Getting better at saying “no”

Many of my clients know how bullish I am on the book The Power of the Positive No, which my own leadership coach recommended to me many years ago. This book outlines many effective ways to say ‘no,’ while preserving relationships and keeping a project or objective on track. So, if you or someone in your office has trouble saying no, and subsequently becoming overextended, frustrated and resentful; this is a fabulous book for your library. 

Here are just a few tips we could start trying today to effectively say ‘no.’

  1. When your boss asks you to execute against a large, overwhelming assignment, try asking them to help you prioritize aspects of the project. For example, “Bob, I will certainly do my best to get this accomplished in this short lead time, however, to ensure I focus on the right aspects, what are the key priorities within the project?” This puts the ball in his court, forces him to articulate the orders of priority, and gives him the control over the order of outcome.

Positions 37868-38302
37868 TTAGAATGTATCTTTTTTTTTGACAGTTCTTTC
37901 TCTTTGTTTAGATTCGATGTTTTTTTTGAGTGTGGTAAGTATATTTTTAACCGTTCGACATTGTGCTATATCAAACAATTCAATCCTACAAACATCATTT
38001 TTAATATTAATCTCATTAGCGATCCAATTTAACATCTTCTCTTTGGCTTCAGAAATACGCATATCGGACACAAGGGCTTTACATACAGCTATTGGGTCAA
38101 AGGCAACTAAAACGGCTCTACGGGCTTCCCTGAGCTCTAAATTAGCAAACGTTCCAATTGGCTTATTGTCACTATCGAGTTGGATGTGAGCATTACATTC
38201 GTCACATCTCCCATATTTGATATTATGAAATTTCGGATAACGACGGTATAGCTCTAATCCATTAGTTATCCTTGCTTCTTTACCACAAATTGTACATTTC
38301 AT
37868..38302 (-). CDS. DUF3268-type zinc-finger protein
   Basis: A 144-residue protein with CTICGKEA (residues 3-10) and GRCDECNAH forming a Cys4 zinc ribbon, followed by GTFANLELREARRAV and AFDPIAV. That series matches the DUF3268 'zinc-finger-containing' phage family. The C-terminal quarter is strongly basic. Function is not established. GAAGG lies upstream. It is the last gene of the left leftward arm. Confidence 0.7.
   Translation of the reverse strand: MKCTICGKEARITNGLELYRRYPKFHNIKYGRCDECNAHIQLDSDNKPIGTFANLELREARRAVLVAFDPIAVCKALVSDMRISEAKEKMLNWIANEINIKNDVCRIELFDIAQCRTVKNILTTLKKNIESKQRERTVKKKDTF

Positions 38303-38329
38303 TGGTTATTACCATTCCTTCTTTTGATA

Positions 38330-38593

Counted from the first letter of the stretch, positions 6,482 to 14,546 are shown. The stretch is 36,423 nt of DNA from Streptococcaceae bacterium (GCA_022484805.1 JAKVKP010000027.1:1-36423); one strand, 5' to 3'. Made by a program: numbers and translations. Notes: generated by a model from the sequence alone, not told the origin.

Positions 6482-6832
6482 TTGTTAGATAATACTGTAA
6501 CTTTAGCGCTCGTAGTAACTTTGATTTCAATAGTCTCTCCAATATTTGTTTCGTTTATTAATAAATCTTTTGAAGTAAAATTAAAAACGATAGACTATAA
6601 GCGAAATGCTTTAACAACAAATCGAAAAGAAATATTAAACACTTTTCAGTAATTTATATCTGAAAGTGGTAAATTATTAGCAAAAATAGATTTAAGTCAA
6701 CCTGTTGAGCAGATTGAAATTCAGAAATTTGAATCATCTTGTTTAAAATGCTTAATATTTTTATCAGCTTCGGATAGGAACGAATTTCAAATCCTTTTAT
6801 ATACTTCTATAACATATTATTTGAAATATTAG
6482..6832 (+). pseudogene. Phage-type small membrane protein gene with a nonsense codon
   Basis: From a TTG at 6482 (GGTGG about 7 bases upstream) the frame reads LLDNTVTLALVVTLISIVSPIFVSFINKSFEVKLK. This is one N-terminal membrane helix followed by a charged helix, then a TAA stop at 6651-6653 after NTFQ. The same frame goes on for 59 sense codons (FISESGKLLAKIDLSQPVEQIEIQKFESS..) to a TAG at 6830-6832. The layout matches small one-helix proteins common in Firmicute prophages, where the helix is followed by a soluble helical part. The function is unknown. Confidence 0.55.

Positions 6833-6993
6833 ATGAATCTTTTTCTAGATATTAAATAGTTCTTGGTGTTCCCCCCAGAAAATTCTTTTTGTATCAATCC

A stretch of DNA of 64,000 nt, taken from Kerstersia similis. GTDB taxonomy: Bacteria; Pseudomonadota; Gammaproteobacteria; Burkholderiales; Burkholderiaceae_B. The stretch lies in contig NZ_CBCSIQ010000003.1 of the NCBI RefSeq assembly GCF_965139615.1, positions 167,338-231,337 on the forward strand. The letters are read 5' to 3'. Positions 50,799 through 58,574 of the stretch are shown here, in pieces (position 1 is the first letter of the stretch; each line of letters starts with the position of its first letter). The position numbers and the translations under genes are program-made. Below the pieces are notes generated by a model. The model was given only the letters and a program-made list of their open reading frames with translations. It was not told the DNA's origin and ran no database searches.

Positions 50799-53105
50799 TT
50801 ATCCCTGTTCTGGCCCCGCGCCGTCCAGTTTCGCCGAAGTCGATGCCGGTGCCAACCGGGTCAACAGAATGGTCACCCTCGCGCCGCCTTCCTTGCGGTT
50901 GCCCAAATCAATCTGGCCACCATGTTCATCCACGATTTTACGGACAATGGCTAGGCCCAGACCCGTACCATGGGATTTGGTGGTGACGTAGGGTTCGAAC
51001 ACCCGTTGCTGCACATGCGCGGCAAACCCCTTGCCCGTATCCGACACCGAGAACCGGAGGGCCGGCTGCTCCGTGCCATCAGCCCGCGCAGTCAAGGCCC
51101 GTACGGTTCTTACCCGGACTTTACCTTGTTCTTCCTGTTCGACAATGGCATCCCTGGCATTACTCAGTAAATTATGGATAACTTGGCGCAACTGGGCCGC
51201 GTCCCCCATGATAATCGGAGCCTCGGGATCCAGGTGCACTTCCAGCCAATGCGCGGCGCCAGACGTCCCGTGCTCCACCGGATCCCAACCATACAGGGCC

2. When a co-worker requests you to drop everything to help them, try this: “You know I would love to help you, and I certainly remain committed to our collective success; however, I have a similar deadline which I must deliver against, as well. I will check back with you after I have completed my assignment, and we can go from there.” You might not be as formal as this, but your get the gist of the message.

We can say ‘no,’ re-frame what we CAN do, and still maintain a level of professionalism, respect, and reliability to get the job done.

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